A scientific breakthrough could finally bring a male contraceptive pill into reality.
A temporary 'vasectomy', which stops sperm in its tracks without the need for surgery, is finally on the cards after years of research.
Previous attempts to develop a male pill have sought either to alter a man’s hormones or to make his sperm ineffective.
But the new technique simply stops sperm leaving the body during sex - which scientists say will reduce men’s concerns about long-term virility and libido that have been associated with other approaches.
It is also likely to appeal to women uneasy about the female pill’s potential to raise the risk of heart attacks, stokes and blood clots.
Dr Sabatino Ventura, whose team at the Monash University in Australia published the findings, said the new technique works by simply blocking two proteins involved in the ejaculation process.
By using medication to target the mechanism by which sperm leaves the body, rather than attempting to alter a man’s hormones or kill his sperm, Dr Ventura said the potential side effects for men would be vastly reduced.
Significantly, the technique would not affect a man’s sex drive, and fertility could be switched back on simply by not taking the pill.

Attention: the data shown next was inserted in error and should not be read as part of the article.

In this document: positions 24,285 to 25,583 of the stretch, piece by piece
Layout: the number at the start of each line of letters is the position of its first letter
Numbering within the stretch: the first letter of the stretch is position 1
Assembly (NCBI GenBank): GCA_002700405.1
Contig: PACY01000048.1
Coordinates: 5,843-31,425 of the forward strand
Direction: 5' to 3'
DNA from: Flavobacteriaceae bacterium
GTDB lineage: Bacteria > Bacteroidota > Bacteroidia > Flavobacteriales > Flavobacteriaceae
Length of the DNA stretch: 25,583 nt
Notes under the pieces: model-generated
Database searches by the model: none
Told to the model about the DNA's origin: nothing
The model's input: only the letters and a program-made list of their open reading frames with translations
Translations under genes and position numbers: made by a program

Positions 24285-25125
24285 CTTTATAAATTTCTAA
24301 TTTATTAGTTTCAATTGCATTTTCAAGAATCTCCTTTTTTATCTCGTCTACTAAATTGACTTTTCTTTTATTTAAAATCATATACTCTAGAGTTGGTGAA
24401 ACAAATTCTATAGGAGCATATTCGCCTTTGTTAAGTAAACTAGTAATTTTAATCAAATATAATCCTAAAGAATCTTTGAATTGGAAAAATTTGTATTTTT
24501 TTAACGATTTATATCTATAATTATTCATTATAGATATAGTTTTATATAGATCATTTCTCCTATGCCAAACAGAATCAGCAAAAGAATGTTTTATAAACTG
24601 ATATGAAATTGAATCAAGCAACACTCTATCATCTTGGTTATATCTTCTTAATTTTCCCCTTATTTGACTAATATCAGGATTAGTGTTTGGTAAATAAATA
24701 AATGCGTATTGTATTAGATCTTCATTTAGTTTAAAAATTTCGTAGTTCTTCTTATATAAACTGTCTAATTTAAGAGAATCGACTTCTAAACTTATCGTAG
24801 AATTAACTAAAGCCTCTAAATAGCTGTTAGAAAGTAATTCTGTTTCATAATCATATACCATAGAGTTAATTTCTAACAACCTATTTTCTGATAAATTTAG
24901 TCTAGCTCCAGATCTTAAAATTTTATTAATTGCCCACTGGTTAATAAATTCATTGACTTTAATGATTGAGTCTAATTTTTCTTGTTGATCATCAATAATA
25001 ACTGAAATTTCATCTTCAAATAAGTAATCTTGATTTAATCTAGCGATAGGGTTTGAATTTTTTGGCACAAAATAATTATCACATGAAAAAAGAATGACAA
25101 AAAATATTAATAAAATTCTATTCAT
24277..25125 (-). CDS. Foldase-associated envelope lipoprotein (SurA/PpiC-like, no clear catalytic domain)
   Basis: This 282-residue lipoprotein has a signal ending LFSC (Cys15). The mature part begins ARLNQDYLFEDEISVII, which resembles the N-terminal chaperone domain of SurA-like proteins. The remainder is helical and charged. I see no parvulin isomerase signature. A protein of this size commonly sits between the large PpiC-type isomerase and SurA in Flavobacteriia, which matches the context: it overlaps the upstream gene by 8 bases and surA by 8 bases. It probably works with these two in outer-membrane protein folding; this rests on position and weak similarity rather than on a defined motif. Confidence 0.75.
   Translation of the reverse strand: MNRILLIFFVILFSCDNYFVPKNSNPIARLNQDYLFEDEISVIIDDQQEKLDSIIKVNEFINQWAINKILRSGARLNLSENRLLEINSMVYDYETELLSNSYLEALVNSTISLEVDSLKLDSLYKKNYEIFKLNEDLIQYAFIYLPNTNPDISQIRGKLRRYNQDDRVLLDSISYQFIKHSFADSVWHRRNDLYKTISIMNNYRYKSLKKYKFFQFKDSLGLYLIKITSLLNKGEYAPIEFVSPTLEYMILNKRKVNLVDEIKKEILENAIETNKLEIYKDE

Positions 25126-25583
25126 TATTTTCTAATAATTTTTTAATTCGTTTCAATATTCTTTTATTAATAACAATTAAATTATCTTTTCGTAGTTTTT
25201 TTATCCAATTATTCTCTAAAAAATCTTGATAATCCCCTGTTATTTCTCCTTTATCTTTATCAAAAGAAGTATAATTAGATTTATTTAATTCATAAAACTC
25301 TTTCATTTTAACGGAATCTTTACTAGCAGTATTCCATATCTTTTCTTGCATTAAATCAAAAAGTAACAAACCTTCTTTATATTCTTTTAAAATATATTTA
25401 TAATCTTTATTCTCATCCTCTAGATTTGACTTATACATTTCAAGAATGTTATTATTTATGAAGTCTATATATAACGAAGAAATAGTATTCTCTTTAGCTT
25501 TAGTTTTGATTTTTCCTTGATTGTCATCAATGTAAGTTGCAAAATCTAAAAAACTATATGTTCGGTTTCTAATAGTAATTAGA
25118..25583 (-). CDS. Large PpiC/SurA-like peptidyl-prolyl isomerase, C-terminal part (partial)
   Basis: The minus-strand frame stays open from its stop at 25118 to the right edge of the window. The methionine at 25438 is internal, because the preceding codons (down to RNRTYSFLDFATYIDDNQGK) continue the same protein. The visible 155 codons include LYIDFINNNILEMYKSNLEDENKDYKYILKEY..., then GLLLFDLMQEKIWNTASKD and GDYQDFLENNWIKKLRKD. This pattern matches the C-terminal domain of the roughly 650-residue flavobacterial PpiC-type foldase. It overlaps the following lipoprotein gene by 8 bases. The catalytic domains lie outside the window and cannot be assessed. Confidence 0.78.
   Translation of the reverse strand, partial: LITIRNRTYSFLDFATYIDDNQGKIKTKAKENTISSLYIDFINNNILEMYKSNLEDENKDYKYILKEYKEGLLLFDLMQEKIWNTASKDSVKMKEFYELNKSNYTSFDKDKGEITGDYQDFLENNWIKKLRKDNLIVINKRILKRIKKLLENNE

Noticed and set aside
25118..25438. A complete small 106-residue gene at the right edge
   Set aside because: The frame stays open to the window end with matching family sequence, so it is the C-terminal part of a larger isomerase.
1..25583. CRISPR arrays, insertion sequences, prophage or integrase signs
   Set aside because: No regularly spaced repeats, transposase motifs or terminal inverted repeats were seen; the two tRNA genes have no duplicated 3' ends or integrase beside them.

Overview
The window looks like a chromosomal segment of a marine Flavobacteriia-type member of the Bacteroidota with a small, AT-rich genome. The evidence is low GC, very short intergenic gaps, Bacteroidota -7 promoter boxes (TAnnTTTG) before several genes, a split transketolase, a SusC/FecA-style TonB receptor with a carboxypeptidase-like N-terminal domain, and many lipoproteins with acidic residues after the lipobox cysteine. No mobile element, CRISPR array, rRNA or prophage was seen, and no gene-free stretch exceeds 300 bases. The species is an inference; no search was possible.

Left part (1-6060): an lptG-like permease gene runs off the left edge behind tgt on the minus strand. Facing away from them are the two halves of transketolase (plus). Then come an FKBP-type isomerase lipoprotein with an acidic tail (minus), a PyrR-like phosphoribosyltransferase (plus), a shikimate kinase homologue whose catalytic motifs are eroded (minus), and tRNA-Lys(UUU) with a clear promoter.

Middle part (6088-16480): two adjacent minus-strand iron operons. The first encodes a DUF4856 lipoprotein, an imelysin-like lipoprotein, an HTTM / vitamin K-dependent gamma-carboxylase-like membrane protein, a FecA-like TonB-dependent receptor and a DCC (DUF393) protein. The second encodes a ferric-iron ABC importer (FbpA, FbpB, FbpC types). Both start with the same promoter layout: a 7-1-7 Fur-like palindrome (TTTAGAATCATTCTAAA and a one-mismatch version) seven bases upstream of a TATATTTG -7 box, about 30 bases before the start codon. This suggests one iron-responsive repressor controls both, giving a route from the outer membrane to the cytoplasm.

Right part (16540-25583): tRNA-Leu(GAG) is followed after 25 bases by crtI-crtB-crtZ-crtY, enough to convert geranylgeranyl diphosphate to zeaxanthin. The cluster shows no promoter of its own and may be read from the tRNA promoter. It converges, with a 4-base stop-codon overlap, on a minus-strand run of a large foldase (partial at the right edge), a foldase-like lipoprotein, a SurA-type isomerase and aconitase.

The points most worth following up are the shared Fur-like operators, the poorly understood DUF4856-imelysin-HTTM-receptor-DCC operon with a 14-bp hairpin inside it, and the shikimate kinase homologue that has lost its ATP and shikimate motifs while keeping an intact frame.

Dr Ventura said: ‘Most of the previous strategies to make a male contraceptive have either been hormonal strategies, which would produce a lot of sexual side effects or effects on masculinity, neither of which men would like, or they would make sperm dysfunctional, which is difficult and might produce long-term effects on offspring.
‘Using our strategy we avoid all those problems, which is why it is so significant.’ Taken daily, a male pill would allow couples to share the burden of family planning.
In the past 50 years there have been few changes in male contraception compared with the range of options available to women.
Although several male pills are in development, the only contraceptive methods available to men today are condoms or a permanent surgical vasectomy.
The new technique, which is detailed in a paper published in the Proceedings of the National Academy of Sciences, has been shown to work in mice through genetic modification.
The male mice were 100 per cent infertile after two proteins were deleted from their bodies.
Crucially, the sperm retained in their body was undamaged and was later used via IVF to produce healthy babies.
In humans the same process would work by using medication to disrupt the same two proteins, blocking a message from the brain which moves sperm into the penis.
The man would still ejaculate but - as with a vasectomy - there would be no sperm.
Dr Ventura said: ‘We disrupted two proteins in the muscle cells which have to contract to move the sperm from the storage site to the base of the urethra.
‘When the brain sends its message to the testicular organ for the muscle to contract, it doesn’t get that message.’ Trials will now start to develop the medication and put it through clinical trials, a process which could take as little as ten years.
But women may not be so sure.In a 2011 survey carried out by researchers at Anglia Ruskin University, half of women said they would not rely on a male pill as contraception - because they did not trust their partners to remember to take it.
Lynn Hearton, of sexual health charity the Family Planning Association, said: ‘We welcome any research that has the potential to broaden contraceptive choices for men and women.